«KAZAKHSTAN: Religious freedom survey, March 2014 By Mushfig Bayram, Forum 18 News Service, and John Kinahan, Forum 18 News Service Before the 2014 UN ...»
FORUM 18 NEWS SERVICE, Oslo, Norway
The right to believe, to worship and witness
The right to change one's belief or religion
The right to join together and express one's belief
20 March 2014
KAZAKHSTAN: Religious freedom survey, March 2014
By Mushfig Bayram, Forum 18 News Service, and
John Kinahan, Forum 18 News Service
Before the 2014 UN Universal Periodic Review (UPR) of Kazakhstan, and the 26 March - 6 April visit of UN Special Rapporteur on
Freedom of Religion or Belief Professor Heiner Bielefeldt, Forum 18 News Service's religious freedom survey notes continuing violations of freedom of religion or belief and related human rights. Violations include: making the exercise of human rights conditional upon state permission; systematically increasing the range of possible "offences" people can be punished for if they exercise freedom of religion or belief and related human rights; officials routinely violating the rule of law with impunity; closing down independent mosques, and continuing to seek to close other smaller religious communities; censorship of religious literature and objects, including severe limitations on the numbers of premises where such literature and objects can be distributed; the misuse of psychiatry against people the authorities dislike; and exit bans and jailings imposed on those refusing to pay fines for exercising freedom of religion or belief without state permission.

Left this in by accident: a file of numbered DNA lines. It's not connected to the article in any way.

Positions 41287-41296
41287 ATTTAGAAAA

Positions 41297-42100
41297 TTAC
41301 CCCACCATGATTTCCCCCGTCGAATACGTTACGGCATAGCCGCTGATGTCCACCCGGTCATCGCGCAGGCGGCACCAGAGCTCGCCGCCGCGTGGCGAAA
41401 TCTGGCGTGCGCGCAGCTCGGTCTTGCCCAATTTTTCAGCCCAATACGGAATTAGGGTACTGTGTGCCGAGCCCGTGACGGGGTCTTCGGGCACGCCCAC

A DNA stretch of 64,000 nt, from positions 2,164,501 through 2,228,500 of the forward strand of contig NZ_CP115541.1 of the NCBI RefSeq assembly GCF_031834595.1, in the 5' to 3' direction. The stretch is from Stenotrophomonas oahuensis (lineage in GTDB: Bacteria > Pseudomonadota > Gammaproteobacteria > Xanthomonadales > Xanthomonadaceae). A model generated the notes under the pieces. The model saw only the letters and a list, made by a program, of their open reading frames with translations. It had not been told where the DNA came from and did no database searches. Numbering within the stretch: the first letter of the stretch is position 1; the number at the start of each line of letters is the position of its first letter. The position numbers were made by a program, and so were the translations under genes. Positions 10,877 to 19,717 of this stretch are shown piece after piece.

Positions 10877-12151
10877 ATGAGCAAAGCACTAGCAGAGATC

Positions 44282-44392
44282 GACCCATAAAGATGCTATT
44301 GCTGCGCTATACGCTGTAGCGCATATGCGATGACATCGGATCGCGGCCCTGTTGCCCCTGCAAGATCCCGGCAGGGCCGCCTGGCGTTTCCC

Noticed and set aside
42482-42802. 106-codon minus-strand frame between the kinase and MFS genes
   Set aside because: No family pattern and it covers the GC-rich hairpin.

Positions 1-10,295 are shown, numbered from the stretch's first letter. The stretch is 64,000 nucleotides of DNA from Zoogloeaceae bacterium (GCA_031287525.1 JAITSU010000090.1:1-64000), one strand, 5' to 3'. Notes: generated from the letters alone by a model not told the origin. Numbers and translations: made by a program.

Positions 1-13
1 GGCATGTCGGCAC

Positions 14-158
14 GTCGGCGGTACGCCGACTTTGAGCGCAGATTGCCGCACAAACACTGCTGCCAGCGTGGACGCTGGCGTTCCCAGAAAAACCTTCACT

Before the October-November 2014 UN Human Rights Council Universal Periodic Review (UPR) of Kazakhstan, and the 26 March
- 6 April visit of UN Special Rapporteur on Freedom of Religion or Belief Professor Heiner Bielefeldt, Forum 18 News Service's religious freedom survey notes continuing violations of freedom of religion or belief. Also violated are intrinsically linked rights such as the freedoms of expression, assembly, and speech. This survey concentrates on the most important freedom of religion and belief violations Forum 18 has documented from the latest Religion Law coming into force in October 2011 until March 2014.
Serious violations Forum 18 has documented include: making the exercise of human rights conditional upon state permission;
systematically increasing the range of possible "offences" people can be punished for if they exercise freedom of religion or belief and related human rights; officials routinely violating the rule of law with impunity; closing down independent mosques, and continuing to seek to close other smaller religious communities; censorship of religious literature and objects, including severe limitations on the numbers of premises where such literature and objects can be distributed; the misuse of psychiatry against people the authorities dislike; exit bans and jailings imposed on those refusing to pay fines for exercising freedom of religion or belief without state permission; and co-operation with other states which seriously violate human rights.